C h a p te r

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a b o u t 5 3 te c h n ic ia n s p e r 1 0 0 s c ie n tis ts a n d e n g in e e rs in th e
m o to r v e h ic le i n d u s tr y . B y 1 9 6 6 , a b o u t 6 7 te c h n ic ia n s w e re
e m p lo y e d f o r e v e ry 1 0 0 s c ie n tis ts a n d e n g in e e rs . In c o n ­
t r a s t, th e n u m b e r o f te c h n ic ia n s p e r 1 0 0 s c ie n tis ts a n d e n g i­
n e e r s in th e c h e m ic a ls i n d u s tr y d e c lin e d f r o m a b o u t 4 5 t o
3 9 b e tw e e n 1 9 6 1 a n d 1 9 6 6 .
I n v ie w o f t h e r e p o r te d s c a r c ity o f s c ie n tis ts a n d e n g i­
n e e r s 20 a n d a c c o m p a n y in g e c o n o m ic f a c to r s s u c h a s h ig h
a n d ris in g s a la rie s f o r s c ie n tis ts a n d e n g in e e rs , r e s e a r c h is
n e e d e d t o d e te r m in e w h y th e e m p lo y m e n t o f te c h n ic ia n s
h a s g ro w n m o r e s lo w ly t h a n t h e e m p lo y m e n t o f s c ie n tis ts
a n d e n g in e e rs . T h e q u e s tio n su g g e sts m a n y a n s w e rs . (1 )
P e r h a p s e m p lo y e r s c a n n o t u s e e f fic ie n tly a la rg e r n u m b e r o f
te c h n ic ia n s re la tiv e t o s c ie n tis ts a n d e n g in e e rs . T o d a y ’s
m a n u f a c tu r in g p ro c e s s e s a n d r e s e a rc h a n d d e v e lo p m e n t
a c tiv itie s m a y d e m a n d re la tiv e ly m o r e s c ie n tis ts a n d e n g i­
n e e r s t h a n te c h n ic ia n s t h a n in th e p a s t. ( 2 ) P e r h a p s firm s
h a v e “ u p g r a d e d ” te c h n ic ia n s t o s c ie n tis t a n d e n g in e e r j o b s ,
p a r tic u la r ly t o e n g in e e rin g p o s itio n s . F o r e x a m p le , th e r e ­
p o r t e d s h o rta g e o f e n g in e e rs d u r in g th e e a rly t o m id - 1 9 6 0 ’s
c o u ld h a v e r e s u lte d in th e p r o m o ti o n o f h ig h le v e l t e c h ­
n ic ia n s t o e n g in e e rin g p o s itio n s t h a t e n ta il a g re a t d e a l o f
t e c h n ic ia n le v e l w o r k . (3 ) P e r h a p s te c h n ic ia n s in c re a s in g ly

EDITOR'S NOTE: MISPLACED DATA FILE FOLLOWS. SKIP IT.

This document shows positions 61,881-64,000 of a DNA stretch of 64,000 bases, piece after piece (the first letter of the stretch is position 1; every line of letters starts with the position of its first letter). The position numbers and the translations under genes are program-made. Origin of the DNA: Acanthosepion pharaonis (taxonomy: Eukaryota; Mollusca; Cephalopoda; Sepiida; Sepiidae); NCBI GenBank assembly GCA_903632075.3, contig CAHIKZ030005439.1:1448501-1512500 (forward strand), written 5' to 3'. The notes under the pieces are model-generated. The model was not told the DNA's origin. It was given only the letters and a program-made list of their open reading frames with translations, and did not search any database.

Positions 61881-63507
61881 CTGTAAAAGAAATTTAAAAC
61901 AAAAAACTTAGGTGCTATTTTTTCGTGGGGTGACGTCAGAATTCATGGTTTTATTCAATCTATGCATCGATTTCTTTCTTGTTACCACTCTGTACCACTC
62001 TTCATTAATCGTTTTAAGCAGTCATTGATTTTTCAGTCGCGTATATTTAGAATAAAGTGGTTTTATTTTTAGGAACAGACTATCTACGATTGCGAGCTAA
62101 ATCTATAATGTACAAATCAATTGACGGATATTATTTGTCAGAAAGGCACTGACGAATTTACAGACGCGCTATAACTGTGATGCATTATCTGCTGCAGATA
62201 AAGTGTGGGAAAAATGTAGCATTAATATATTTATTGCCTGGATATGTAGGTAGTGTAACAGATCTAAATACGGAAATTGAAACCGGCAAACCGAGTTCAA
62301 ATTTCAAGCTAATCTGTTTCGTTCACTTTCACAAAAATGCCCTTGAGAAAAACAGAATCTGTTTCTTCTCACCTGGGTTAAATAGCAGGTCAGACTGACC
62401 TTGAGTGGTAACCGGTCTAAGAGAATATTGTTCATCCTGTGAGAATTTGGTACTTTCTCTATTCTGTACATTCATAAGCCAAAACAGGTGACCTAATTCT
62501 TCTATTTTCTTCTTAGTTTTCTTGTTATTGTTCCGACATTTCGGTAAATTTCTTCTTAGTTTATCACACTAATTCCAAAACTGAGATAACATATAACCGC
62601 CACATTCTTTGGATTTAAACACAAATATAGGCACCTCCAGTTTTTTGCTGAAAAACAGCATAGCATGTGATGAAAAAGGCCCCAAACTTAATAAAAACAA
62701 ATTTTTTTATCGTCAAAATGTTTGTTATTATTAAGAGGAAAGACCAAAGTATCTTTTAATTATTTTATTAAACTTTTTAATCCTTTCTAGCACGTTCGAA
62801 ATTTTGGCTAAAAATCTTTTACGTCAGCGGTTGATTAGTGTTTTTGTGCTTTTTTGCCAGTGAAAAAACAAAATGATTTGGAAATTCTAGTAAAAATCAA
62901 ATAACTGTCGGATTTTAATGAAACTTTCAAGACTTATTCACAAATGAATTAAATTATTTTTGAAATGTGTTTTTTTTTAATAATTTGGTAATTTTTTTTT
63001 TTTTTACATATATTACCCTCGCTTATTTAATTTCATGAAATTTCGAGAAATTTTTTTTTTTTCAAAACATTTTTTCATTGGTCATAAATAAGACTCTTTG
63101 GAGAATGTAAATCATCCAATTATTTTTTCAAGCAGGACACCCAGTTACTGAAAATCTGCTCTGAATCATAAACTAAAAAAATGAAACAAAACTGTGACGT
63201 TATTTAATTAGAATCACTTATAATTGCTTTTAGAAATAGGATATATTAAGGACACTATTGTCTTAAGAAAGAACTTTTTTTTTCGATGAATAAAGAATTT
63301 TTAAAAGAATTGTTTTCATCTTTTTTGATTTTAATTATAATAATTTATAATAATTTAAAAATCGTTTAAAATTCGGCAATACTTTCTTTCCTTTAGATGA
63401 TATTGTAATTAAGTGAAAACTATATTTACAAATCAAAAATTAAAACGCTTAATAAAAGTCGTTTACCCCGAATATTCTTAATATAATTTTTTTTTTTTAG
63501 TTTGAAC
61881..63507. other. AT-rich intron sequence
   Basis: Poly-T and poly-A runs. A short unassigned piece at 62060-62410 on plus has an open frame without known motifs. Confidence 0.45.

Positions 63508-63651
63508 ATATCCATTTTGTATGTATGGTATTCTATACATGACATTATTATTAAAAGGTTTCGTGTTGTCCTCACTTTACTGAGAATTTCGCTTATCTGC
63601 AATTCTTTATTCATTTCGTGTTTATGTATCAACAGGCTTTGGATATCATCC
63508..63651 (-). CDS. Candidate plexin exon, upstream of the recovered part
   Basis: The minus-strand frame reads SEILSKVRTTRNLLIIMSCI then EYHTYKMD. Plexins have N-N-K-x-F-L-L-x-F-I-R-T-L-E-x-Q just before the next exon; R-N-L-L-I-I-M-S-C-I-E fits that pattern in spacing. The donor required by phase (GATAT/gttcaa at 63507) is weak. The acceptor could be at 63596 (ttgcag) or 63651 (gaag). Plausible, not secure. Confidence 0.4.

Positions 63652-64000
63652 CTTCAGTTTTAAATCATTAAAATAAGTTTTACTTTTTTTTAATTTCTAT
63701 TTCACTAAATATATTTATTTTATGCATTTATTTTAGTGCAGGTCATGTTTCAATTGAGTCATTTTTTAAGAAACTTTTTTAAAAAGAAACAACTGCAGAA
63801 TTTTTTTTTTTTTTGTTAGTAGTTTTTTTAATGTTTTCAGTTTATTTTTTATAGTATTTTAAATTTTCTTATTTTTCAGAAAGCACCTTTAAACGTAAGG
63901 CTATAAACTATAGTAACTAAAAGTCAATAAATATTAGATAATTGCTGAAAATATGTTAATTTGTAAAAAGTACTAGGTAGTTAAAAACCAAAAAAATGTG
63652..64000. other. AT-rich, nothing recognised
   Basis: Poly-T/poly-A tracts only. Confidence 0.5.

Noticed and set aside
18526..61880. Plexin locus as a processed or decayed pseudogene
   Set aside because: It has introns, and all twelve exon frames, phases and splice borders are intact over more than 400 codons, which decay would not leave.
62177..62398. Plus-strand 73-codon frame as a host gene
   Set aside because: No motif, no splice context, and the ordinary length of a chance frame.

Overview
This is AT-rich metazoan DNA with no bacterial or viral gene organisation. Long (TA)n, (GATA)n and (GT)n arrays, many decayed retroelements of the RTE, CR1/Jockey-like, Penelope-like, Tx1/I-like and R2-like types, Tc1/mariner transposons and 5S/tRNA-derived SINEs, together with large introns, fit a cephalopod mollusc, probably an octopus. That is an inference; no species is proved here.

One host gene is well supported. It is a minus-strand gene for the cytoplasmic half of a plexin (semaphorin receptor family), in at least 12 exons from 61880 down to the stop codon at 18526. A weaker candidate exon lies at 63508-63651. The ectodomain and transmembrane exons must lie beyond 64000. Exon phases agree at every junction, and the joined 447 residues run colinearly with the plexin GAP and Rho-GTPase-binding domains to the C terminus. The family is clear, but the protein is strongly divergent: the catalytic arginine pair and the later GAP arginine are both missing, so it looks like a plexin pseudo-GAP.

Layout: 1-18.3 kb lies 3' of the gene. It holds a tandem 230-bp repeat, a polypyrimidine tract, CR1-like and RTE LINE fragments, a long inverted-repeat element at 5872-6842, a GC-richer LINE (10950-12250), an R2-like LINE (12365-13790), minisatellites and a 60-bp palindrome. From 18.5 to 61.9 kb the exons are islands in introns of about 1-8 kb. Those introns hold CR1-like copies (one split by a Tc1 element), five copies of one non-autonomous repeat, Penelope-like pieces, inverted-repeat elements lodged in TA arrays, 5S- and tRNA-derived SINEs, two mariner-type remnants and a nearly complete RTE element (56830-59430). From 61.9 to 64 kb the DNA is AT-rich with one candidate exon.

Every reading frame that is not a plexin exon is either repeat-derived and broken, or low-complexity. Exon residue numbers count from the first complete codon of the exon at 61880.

a re b e in g c la s s ifie d b y e m p lo y e r s as e n g in e e r s b e c a u s e o f
th e g r e a te r “ s t a tu s ” a c c o r d e d e n g in e e rs . ( 4 ) T h e g a p
b e tw e e n th e s u p p ly a n d d e m a n d f o r t e c h n ic ia n s m a y h a v e
b e e n g r e a te r t h a n th e g a p b e tw e e n th e s u p p ly a n d d e m a n d
f o r s c ie n tis ts a n d e n g in e e rs .
B e c a u se th e r a tio o f te c h n ic ia n s t o s c ie n tis ts a n d e n g i­
n e e rs is b a s ic t o p r o je c tio n s o f te c h n ic ia n e m p lo y m e n t
r e q u ir e m e n ts , a d e c re a s in g r a tio h a s a s ig n ific a n t im p a c t o n
e m p lo y m e n t p r o je c tio n s . (S e e a p p e n d ix A .) T h e r e f o r e ,
u til i z a t io n s tu d ie s h a v e a m a jo r b e a r in g o n f u t u r e e d u c a tio n
p la n s a n d p o lic ie s c o n c e r n in g te c h n ic ia n s t h a t w o u ld r e s u lt
f r o m s tu d ie s o f s u p p ly a n d d e m a n d .

D u r in g th e r e s e a rc h fo r th is b u lle tin a n d o t h e r s tu d ie s
o f t e c h n ic ia n m a n p o w e r c o n d u c te d b y th e B u re a u o f L a b o r
S ta tis tic s , se v e ra l d a ta g a p s h a v e b e c o m e a p p a r e n t. M a n y o f
th e g a p s r e s tr ic t th e a m o u n t o f o c c u p a tio n a l d e ta il t h a t c a n
b e p r e s e n te d in m a n p o w e r s tu d ie s ; o t h e r s a f fe c t th e re lia ­
b ility o f th e d a ta t h a t a re p r e s e n te d . T h is s e c tio n p o i n ts to
so m e o f th e s tu d ie s t h a t c a n b e c o n d u c te d to fill th e s e d a ta
g a p s. T h e f o llo w in g a re a s a re d is c u s s e d : M a n p o w e r u til i z a ­
tio n , o c c u p a tio n a l d e ta il, r e la tio n s h ip o f tr a in in g to o c c u p a ­
tio n a l n e e d s , w a y s p e o p le q u a lif y f o r te c h n ic ia n j o b s , a n d
t h e tr a n s f e r o f te c h n ic ia n s t o o t h e r fie ld s o f w o r k .

M an po w e r u tiliza tio n

O v e r th e p a s t d e c a d e , se v e ra l s tu d ie s c o n c e r n in g th e
u t il i z a t io n o f te c h n ic ia n s h a v e b e e n c o n d u c t e d ; in m o s t o f
t h e m , s p e c ia l e m p h a s is w a s g iv e n to th e r a tio o f te c h n ic ia n s
t o s c ie n tis ts a n d e n g in e e r s .19 N e a rly a ll s u c h s tu d ie s h a v e
i n d ic a te d t h a t e m p lo y e r s e x p e c t o r p r e f e r th e r a tio o f t e c h ­
n ic ia n s in th e f u tu r e t o in c re a s e re la tiv e t o s c ie n tis ts a n d
e n g in e e rs . T h is c o n c lu s io n w a s t o b e e x p e c te d in v ie w o f a
r e p o r te d s h o rta g e , a n d th e lo n g le a d tim e n e e d e d t o tr a in
s c ie n tis ts a n d e n g in e e rs . E m p lo y e r s c o u ld s u b s ti t u te t e c h ­
n ic ia n s t o p e r f o r m th e m o re r o u tin e ta s k s p e r f o r m e d b y th e
m o r e h ig h ly t r a i n e d te c h n ic a l s ta ffs . H o w e v e r, e m p lo y m e n t
s u rv e y s c o n d u c t e d b y th e B u re a u o f L a b o r S ta tis tic s h a v e
n o t s h o w n a n in c re a s e in th e u tiliz a tio n o f te c h n ic ia n s re la ­
tiv e t o s c ie n tis ts a n d e n g in e e rs b e tw e e n 1 9 6 1 a n d 1 9 6 6 , a
p e r io d in w h ic h s c ie n tis ts a n d e n g in e e rs w e re f o r th e m o s t
p a r t in s h o r t s u p p ly . In f a c t , th e e m p lo y m e n t o f s c ie n tis ts
a n d e n g in e e rs h a s in c r e a s e d s lig h tly f a s te r t h a n th e e m p lo y ­
m e n t o f te c h n ic ia n s sin c e 1 9 6 1 ( 2 3 .5 p e r c e n t c o m p a r e d
w ith a b o u t 2 2 .0 p e r c e n t) . A m o n g in d iv id u a l in d u s tr ie s ,